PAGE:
Maintaining the gait, or speed, of your horse is an essential part of being able to ride well. Your horse will be quite unpleasant, and even dangerous, to ride if you cannot control his speed. Maintaining the gait requires a basic understanding of correct riding position and commands as well as plenty of practice. If you are having trouble getting your horse to stay in one gait, you may need to enlist the services of a professional riding instructor or trainer.
Choose the gait you want. You do not want to spend more than 20 minutes steadily traveling in any one gait other than the walk unless your horse is specifically conditioned to do so. Cue your horse for the gait of your choice. Make sure he picks up the gait you have requested.
Focus on maintaining a consistent seat and hand position once you are in the correct gait. Your hands need to be low and steady, so that you are not accidentally telling your horse to slow down. Your seat needs to be firm and your back straight. Do not bounce on the saddle, lean forward or lean back.
Urge your horse forward with your leg if you feel him starting to slow down or break gait. A light kick every time your horse tries to stop should keep him in gait. If he keeps breaking gait, make him pick it up so he learns he cannot stop until you tell him to. Never let the horse decide when to change gaits. If your horse is trying to speed up, you need to apply pressure with your hands to tell him to slow down. If he is not slowing down, turn him in a circle and keep him circling until he settles into the speed you need. If you cannot get your horse to listen to you, call a professional instructor or trainer to help.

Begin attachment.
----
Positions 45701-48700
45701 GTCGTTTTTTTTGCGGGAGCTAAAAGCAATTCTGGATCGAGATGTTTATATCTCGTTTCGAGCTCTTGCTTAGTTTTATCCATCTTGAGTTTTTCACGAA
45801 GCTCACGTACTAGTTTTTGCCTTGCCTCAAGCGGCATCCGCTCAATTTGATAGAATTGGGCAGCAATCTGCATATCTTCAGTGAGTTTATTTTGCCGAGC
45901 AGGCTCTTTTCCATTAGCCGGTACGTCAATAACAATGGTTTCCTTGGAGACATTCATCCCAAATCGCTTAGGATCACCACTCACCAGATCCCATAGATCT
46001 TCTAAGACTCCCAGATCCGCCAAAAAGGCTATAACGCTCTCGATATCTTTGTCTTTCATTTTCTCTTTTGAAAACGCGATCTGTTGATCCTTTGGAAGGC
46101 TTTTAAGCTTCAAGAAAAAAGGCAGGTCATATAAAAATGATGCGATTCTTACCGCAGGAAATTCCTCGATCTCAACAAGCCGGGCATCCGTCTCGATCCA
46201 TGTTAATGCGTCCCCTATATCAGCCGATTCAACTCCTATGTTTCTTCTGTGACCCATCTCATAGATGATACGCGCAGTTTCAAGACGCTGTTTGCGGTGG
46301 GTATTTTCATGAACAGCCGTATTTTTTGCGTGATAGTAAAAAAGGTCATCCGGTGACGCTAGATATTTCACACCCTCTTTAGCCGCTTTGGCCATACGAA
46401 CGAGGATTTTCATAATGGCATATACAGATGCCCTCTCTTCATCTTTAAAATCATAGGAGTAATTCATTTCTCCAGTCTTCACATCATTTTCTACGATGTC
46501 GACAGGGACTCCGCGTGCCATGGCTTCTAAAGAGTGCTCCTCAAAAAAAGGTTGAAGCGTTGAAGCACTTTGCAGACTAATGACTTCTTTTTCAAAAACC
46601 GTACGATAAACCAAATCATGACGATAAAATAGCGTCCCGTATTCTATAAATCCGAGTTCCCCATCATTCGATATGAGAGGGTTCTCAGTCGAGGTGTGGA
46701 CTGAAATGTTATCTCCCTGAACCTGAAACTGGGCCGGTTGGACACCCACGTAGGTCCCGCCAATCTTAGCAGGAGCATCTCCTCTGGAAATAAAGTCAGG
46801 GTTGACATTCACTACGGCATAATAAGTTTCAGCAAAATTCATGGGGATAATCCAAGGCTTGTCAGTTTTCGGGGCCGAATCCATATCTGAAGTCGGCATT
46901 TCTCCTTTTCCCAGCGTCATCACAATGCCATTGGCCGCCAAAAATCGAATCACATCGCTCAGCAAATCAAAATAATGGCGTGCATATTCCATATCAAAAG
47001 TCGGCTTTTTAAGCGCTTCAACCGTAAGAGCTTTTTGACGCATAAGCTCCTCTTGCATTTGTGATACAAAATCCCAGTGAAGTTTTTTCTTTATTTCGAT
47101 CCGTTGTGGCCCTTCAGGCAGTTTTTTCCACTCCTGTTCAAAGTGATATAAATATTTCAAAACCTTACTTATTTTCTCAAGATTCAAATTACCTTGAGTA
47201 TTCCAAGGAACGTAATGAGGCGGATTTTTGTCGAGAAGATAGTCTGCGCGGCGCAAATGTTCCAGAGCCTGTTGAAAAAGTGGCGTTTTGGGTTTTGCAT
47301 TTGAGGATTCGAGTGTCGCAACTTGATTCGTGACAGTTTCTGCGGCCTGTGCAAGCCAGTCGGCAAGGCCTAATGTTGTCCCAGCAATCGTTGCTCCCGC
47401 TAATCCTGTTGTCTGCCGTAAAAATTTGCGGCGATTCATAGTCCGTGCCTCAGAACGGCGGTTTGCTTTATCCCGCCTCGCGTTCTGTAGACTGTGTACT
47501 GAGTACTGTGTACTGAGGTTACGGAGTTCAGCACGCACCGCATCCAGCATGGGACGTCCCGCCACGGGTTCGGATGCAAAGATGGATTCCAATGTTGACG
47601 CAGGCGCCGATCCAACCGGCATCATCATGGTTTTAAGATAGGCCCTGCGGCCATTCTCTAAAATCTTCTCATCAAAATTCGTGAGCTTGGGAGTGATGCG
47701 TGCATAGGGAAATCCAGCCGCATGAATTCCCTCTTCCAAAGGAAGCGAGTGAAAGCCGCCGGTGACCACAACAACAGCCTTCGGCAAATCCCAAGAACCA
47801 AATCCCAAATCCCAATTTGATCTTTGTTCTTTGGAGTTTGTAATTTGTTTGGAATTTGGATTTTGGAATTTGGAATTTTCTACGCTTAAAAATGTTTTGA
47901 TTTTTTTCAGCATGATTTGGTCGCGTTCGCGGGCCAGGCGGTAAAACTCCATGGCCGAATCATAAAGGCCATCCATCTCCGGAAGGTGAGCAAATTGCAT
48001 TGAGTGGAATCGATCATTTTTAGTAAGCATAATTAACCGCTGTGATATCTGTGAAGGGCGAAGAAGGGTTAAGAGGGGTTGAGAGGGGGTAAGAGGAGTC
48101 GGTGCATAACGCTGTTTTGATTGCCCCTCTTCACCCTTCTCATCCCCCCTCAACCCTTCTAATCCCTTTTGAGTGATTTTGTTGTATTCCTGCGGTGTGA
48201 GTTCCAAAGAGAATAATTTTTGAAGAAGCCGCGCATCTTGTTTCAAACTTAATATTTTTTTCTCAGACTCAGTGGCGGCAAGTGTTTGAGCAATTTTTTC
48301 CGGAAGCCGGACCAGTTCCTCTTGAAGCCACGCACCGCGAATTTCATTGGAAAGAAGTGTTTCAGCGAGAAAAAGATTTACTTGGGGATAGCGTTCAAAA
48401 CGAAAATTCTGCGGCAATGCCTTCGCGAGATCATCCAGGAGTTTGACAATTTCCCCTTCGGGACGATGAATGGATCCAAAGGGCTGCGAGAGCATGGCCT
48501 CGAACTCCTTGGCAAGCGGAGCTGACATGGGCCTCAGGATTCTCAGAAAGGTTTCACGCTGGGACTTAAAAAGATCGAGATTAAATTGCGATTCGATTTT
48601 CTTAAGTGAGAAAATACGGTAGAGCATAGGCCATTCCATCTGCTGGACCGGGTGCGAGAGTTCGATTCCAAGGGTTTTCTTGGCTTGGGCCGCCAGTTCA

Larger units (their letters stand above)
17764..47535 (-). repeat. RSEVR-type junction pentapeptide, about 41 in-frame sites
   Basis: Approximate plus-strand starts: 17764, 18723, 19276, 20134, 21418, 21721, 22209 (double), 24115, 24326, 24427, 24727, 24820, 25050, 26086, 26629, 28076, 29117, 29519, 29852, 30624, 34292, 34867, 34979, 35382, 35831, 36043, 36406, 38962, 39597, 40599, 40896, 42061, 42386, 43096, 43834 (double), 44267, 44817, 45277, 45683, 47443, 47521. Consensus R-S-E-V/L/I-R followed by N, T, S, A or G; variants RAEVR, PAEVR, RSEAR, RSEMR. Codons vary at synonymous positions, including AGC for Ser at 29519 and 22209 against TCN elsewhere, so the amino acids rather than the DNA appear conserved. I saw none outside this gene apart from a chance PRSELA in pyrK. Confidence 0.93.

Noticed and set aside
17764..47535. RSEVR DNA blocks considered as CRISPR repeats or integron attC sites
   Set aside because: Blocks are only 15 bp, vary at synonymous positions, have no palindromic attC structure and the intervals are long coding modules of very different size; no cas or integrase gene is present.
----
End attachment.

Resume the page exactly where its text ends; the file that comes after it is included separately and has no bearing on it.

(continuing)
Jen Davis has been writing since 2004. She has served as a newspaper reporter and her freelance articles have appeared in magazines such as "Horses Incorporated," "The Paisley Pony" and "Alabama Living." Davis earned her Bachelor of Arts in communication with a concentration in journalism from Berry College in Rome, Ga.